Date of Degree

9-2016

Document Type

Dissertation

Degree Name

Ph.D.

Program

Chemistry

Advisor

Ranajeet Ghose

Committee Members

Ruth Stark

Nancy Greenbaum

Stewart Shuman

David Cowburn

Subject Categories

Analytical Chemistry | Biochemistry | Microbiology | Molecular Biology | Other Chemistry | Structural Biology

Keywords

Protein NMR, Protein-DNA binding, DNA, DNA binding specificity, isothermal titration calorimetry, chemical shift perturbation, NMR relaxation, rotational correlation time, binding electrostatics

Abstract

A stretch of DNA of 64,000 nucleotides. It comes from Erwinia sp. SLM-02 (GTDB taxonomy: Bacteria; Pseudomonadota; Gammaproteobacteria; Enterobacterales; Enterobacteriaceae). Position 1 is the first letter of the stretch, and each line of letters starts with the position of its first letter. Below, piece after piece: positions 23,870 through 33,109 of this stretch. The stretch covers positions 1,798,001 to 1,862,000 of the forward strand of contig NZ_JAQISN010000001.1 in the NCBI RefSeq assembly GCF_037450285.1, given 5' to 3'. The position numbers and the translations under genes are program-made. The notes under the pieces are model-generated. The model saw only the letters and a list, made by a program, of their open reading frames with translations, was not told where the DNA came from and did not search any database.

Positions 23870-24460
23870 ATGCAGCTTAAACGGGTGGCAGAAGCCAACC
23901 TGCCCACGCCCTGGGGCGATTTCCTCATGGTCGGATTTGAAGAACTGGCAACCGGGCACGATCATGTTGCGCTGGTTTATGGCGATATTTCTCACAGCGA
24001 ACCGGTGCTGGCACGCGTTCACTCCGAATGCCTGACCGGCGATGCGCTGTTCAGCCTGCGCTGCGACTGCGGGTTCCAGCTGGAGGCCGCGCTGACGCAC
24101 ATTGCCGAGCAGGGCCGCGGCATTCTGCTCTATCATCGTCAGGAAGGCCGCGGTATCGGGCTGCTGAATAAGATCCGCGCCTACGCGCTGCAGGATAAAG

Topoisomerases are ubiquitous proteins that alter supercoiling in double stranded DNA (dsDNA) during transcription and replication and. vaccinia and the closely related poxvirus variola virus, at 314 amino acids in length, encode the smallest of the type I topoisomerases(TopIB). TopIB is a two domain protein that recognizes the sequence 5’-T/CCCTT, cleaves at the 3’-end and relaxes supercoiling through rotation. The C-terminal domain (CTD) alone contains the catalytic activity and specificity. Deletion of the N-terminal domain results in a greatly reduced rate of relaxation and rapid dissociation. Biochemical data suggests that the N-terminal domain (NTD) is important for pre-cleavage binding and affinity for the target site. A combination of NMR-based interaction studies, the measurement of backbone dynamics using 15N relaxation measurements, and isothermal calorimetry (ITC) is used in this work to show that the NTD is capable of independently binding to DNA. Additionally, it is shown that the nature of the engagement of dsDNA by the NTD, in terms of affinity and characteristics of the binding modes, differs between sequences containing the 5’-CCCTT segment from those that do not. An attempt is made to extend these observations to the full length protein.

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